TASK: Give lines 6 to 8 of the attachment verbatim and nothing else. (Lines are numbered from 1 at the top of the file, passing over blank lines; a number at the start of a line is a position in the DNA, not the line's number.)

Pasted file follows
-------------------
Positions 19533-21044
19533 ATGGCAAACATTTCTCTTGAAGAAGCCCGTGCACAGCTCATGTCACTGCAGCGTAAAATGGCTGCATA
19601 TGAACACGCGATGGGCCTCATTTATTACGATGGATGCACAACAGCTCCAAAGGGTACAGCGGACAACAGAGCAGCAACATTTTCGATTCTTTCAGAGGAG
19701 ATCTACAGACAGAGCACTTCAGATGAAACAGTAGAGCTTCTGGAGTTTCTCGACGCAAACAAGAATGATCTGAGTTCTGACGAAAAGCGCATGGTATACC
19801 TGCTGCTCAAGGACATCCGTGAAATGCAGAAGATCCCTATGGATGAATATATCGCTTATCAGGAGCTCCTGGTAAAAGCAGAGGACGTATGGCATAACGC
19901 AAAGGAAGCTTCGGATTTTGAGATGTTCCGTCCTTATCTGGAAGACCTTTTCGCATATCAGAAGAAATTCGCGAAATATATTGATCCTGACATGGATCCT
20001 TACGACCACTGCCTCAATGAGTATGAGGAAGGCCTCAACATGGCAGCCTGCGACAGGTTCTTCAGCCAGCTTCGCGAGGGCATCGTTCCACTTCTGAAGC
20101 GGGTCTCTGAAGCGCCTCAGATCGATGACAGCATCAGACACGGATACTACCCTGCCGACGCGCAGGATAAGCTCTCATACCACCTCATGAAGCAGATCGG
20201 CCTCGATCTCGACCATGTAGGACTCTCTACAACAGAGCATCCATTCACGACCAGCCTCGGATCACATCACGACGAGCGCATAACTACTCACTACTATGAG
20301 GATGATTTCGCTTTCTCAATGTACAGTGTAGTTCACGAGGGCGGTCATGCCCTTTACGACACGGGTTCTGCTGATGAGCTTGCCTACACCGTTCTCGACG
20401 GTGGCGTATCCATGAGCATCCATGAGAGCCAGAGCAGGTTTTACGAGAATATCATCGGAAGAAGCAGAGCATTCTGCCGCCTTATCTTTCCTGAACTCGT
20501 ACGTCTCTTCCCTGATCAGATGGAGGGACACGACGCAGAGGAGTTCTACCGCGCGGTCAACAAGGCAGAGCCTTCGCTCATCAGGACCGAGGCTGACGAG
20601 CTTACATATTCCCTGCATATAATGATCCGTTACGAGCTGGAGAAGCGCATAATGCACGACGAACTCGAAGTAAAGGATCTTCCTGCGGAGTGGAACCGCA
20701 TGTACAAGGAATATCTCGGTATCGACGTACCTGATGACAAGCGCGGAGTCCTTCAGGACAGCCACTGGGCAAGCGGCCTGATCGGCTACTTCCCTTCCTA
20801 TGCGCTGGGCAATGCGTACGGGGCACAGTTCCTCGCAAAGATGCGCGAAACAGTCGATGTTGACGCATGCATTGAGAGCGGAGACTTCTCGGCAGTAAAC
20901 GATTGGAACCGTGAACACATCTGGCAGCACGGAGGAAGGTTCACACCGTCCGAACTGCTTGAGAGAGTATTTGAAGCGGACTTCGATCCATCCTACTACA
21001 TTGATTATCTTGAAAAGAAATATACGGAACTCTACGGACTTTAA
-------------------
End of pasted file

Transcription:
19901 AAAGGAAGCTTCGGATTTTGAGATGTTCCGTCCTTATCTGGAAGACCTTTTCGCATATCAGAAGAAATTCGCGAAATATATTGATCCTGACATGGATCCT
20001 TACGACCACTGCCTCAATGAGTATGAGGAAGGCCTCAACATGGCAGCCTGCGACAGGTTCTTCAGCCAGCTTCGCGAGGGCATCGTTCCACTTCTGAAGC
20101 GGGTCTCTGAAGCGCCTCAGATCGATGACAGCATCAGACACGGATACTACCCTGCCGACGCGCAGGATAAGCTCTCATACCACCTCATGAAGCAGATCGG